A brief History of Techies: Part 1
I've recently been conducting some research into the origins of techies. It's a little known fact that we've actually been around as long as the pyramids, in one form or another. However, the bulk of my research begins in the middles ages. This week I look at the first documented discovery of what are now referred to by historians as "cave-techs".
Back in the olden days, before class D amplifiers, the world was a simpler place. A 'gig' back then involved going down tavern and having a good pint of ale, whilst a pretty maiden called Elsie would sing, basked in the light of her friend the unicorn. A big gig was a similar affair, except a phoenix would provide a nice harmony and occasional pyrotechnics.
But then Elsie became more popular, and more people would fill the tavern to bursting. The mead-induced shouting began to drown out Elsie, such that her singing could hardly be heard, and the poor unicorn had to stay in the stable, for lack of space. The gigs became dingy, inaudible and the less said about the smell the better. Elsie began to get upset, and threatened to stop singing until she could hear herself again. The final straw came when the phoenix accidentally set fire the a keg of rum in the basement, and The Silver Goose went up in flames.
As more and more pubs burnt to the ground in phoenix accidents, the king decreed that a new order or wizards was required. This order were to find ways of making the maidens seen and heard.
The king's scouts were sent out to find suitable magicians, searching high and low. After months of searching a group of them walked past a small cave, coming from which was a sound not unlike a lyre, except with a crunchy-gritty-epic sound to it, mixed with that of drums. But this was no ordinary sound - the clarity was something yet unheard, the frequency spectrum completely flat.
They walked inside the cave, expecting finely groomed warlocks dressed in majestic ermines. Instead they found men dressed entirely in black, with hair down past their shoulders and facial hair to match. From their scruffy look, one could assume they smelled awful, but any smell was masked by the aroma of freshly-brewed coffee. As the scouts walked in this new music faded gently to silence, and loud voice came from the ceiling:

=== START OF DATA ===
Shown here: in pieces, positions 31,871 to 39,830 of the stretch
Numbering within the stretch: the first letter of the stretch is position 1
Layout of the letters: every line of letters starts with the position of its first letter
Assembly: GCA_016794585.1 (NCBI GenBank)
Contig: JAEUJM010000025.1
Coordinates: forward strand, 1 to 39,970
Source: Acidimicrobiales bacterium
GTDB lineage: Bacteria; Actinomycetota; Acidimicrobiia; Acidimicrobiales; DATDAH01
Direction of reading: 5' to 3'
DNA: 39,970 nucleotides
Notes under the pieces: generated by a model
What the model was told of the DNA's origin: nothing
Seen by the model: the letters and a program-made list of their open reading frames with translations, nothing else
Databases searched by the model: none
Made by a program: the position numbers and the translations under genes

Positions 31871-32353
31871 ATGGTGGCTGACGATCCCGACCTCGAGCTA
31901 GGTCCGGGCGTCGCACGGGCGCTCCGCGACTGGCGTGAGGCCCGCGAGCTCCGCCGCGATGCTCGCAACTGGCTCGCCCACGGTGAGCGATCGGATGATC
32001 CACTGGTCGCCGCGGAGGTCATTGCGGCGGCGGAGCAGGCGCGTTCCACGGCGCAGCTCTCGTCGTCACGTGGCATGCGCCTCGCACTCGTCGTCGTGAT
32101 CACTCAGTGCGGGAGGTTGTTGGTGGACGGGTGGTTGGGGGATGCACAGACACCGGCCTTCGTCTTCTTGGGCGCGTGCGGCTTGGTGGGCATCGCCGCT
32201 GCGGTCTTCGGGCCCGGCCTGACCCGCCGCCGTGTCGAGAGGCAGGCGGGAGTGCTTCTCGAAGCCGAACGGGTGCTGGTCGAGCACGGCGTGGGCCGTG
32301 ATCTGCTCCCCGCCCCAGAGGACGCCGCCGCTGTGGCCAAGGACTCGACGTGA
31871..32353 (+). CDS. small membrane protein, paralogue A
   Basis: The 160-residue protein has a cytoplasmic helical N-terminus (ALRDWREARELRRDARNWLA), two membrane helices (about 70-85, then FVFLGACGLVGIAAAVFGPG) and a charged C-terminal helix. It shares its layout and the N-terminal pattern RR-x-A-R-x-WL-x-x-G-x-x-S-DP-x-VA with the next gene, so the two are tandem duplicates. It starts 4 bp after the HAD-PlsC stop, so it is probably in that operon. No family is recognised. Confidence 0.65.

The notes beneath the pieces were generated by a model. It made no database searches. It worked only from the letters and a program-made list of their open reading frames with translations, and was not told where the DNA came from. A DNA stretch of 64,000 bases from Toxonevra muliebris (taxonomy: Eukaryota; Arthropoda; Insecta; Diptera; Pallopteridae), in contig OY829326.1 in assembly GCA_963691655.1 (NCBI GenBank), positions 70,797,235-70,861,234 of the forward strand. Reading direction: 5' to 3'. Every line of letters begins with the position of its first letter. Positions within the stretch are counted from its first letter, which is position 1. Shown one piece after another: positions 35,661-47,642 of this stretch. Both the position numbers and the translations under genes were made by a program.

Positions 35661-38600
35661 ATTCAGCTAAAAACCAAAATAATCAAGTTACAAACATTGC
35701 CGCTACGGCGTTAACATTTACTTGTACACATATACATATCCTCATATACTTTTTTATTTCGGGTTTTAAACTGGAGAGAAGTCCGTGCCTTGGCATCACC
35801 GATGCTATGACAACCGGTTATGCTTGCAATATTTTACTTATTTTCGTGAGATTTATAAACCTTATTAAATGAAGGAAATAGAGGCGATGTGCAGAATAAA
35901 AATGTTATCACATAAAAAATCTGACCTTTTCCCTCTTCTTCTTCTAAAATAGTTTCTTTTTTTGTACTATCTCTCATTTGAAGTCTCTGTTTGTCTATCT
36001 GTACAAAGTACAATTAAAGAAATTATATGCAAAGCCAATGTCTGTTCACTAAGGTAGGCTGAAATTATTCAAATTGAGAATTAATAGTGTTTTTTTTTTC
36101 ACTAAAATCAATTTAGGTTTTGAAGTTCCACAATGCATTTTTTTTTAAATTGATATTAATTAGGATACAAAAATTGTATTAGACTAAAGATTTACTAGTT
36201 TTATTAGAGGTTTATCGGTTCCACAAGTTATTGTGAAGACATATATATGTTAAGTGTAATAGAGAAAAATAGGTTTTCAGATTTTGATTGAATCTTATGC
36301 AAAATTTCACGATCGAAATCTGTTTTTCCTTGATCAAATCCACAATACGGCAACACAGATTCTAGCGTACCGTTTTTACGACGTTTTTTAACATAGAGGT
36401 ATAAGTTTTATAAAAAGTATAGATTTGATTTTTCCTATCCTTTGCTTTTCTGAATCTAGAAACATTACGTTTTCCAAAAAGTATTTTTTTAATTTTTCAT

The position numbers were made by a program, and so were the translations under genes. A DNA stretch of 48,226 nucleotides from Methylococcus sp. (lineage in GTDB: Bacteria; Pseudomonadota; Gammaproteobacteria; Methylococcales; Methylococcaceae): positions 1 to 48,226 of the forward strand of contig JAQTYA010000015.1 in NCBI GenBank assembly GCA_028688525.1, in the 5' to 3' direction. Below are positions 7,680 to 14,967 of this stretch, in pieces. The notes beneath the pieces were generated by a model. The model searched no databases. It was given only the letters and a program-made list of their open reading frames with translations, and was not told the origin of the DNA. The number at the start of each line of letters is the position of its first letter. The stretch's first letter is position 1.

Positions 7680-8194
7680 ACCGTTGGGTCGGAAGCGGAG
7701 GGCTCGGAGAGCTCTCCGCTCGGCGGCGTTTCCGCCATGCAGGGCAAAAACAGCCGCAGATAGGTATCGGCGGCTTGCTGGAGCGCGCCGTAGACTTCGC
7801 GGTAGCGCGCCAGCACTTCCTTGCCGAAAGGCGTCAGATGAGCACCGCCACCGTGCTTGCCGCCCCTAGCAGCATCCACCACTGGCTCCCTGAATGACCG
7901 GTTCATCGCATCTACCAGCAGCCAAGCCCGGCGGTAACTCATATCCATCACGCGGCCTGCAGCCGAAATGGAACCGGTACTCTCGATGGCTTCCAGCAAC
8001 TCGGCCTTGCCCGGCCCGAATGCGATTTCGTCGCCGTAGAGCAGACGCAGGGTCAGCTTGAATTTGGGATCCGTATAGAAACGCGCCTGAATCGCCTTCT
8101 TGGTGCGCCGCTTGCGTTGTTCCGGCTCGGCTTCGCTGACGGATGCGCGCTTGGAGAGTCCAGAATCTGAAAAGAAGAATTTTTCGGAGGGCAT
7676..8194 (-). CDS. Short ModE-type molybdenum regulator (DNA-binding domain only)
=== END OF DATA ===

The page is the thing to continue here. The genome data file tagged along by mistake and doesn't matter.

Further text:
"HELLO SQUIRES. What bringeth thee here?"
The scouts looked up, but couldn't see who the voice had come from, only a few black boxes. They began to suspect that they'd found the wizards they were looking for, and so answered:
"A great tragedy has availed us - fair ladies sing in our taverns, but cannot be heard over the noise of those who go to hear them. The king has sent us to find those who could form a college of magic, one dedicated solely to serving those who perform. Are you the mighty mages we've been looking for?"
One of the men in black walked over to them. He had a patch over one of his eyes, and his beard was much longer than that of the others. His walk was by no means straight, and involved the occasional stop, punctuated by a slight cocking of his head, as though listening for something. After several minutes, he was standing next to the captain. Whilst stroking his beard and looking thoughtful, he finally spoke.
"Testing: one, two, one, two".
The scouts looked puzzled. One of them tentatively inquired "three?". Before he knew it, the man reached for his belt, pulled out small knife and dispatched him, in one swift cut.
"We shall submit to your king's will. My name is Andy, the sound engineer".
Next week, I'll publish my findings on the resulting "Order of Techies".
© 2018 Toby Roworth